Penny Adams began responding to the Help Me hotline and connecting individuals with local resources in 1987. Over the next several years, she rose through the ranks to Executive Director of AFL Community Services. CIO.
With her retirement on September 29, the woman many know as the face of St. Joseph’s annual Adopt a Family Christmas program will end more than three decades of service to the organization. A search committee is working to find Adams’ replacement.
Back when Adams started answering the phone in the 1980s, Google didn’t exist to answer endless questions. And even today, the search engine cannot connect an individual to all the local resources available to them.
Rather, the job requires creative solutions, and this problem-solving effort to connect a struggling family is what hooked Adams to AFL-CIO community services.
United Way of Greater St. Joseph President Kylee Strough has credited Adams with a leadership style that inspires both staff and volunteers.
“It’s just fun working with her,” Strough said. “You get the same Penny, it doesn’t matter who you are, why you call, you get the same Penny, and I think it’s genuine.”
Much of Adams’ knowledge of the resources available from the various agencies cannot be calculated by an algorithm. It is an understanding that comes with experiences over the years.
“My hope and prayer is that some of what is in Penny’s physical brain is either on paper or in a computer system before she leaves in September,” Strough said.
Even if this charity supercomputer is created, it will still have to rely on the unpredictable donations that really helped the nonprofit keep going.
If you sit down with Adams for an afternoon, you will probably hear him recall some of the memories a person has “paid up on” over the years.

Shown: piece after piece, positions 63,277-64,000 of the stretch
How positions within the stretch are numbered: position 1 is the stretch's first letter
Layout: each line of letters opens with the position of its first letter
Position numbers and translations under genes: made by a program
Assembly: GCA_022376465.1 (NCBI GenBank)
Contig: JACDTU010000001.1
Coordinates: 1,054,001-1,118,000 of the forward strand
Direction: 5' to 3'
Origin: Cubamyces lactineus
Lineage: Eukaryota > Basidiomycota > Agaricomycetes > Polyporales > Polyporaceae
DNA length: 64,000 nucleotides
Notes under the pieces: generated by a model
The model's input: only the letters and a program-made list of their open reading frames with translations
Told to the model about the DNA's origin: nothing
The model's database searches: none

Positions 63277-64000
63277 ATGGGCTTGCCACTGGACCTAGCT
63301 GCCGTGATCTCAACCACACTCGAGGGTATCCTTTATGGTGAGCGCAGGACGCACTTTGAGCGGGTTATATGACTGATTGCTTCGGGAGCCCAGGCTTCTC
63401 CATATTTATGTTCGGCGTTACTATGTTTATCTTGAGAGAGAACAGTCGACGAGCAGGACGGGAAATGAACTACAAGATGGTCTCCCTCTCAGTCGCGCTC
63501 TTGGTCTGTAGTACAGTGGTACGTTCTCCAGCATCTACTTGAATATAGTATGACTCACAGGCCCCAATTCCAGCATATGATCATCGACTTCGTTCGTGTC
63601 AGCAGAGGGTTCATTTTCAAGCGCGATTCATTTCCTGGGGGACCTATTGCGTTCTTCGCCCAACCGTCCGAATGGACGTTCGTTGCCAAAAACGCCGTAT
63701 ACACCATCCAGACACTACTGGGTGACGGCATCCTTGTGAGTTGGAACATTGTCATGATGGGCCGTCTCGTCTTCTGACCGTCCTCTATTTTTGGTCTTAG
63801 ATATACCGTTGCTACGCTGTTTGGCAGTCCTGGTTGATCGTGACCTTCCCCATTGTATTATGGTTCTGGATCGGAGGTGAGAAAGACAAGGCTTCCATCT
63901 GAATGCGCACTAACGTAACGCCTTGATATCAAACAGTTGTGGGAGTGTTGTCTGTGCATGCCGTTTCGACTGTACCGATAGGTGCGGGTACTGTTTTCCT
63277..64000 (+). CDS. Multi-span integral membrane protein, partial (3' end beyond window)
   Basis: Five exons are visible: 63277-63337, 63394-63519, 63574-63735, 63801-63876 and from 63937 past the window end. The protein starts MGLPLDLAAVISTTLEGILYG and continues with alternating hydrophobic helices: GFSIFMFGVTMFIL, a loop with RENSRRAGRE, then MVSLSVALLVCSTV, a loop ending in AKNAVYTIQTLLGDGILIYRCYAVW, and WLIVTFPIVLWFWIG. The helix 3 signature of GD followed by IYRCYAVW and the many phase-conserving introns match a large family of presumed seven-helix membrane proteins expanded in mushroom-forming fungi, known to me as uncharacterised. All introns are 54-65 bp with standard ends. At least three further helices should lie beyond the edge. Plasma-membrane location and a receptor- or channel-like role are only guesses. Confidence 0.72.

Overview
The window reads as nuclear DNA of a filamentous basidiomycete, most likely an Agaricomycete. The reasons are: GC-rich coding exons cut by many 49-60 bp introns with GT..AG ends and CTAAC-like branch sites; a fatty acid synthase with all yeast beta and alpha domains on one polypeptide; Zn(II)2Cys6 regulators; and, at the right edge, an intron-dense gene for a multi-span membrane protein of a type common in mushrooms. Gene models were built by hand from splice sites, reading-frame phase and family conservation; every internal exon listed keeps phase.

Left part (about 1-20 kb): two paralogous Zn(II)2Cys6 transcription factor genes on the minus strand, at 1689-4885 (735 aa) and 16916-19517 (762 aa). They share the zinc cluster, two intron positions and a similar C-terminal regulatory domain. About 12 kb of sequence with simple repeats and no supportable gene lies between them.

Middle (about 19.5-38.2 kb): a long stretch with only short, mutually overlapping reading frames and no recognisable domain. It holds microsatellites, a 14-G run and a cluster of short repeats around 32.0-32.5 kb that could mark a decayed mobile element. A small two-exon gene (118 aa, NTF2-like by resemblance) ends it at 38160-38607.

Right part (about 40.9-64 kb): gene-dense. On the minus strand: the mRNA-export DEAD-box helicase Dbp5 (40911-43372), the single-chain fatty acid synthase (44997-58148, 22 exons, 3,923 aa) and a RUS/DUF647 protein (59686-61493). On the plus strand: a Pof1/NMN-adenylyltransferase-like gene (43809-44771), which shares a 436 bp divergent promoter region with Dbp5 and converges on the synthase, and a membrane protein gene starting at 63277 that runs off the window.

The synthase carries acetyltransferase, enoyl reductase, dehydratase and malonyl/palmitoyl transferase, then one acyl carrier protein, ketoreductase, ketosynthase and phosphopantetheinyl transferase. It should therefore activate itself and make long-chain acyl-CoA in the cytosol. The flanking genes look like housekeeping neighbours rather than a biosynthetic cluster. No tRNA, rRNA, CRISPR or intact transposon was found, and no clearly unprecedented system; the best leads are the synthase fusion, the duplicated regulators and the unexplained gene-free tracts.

One example comes from a mother who called the hotline to ask for a stove when hers broke down. She also did not have a microwave, which made cooking for her children difficult. The days passed as Adams searched for a solution. Then someone who was helped by the agency years ago stopped by the office and handed Adams $ 100.
“’I want you to use it for anyone who needs help,” Adams recalled, telling the woman. “Miracles like this have happened all the time, I tell you.”
The biggest annual challenge for the AFL-CIO team will be in December. The Adopt a Family Christmas program has grown from its humble beginnings about 50 years ago. Giving gifts for around 800 families each year is a tall order.
In the weeks leading up to Christmas, Adams spent a few nights in his office looking for a way to connect the dots between adopters and adoptees.
Mike Veale, president of the Northwestern Missouri Central Labor Council is a regular volunteer with Adopt-A-Family. For the past few years, he has taken time off from work to focus on talking to adopters and delivering gifts.
He credits the family atmosphere between the staff and volunteers of AFL-CIO Community Services for their success. But it also underscores the good humor Adams brings to the leadership role.
“She has that little giggle when she laughs that makes you crack up,” Veale said. “She’s having fun right there and she’ll sing Christmas songs to you.”
There is a plan to create a fund in honor of Adam’s legacy. For more information, contact the Help Me hotline at 816-364-1131.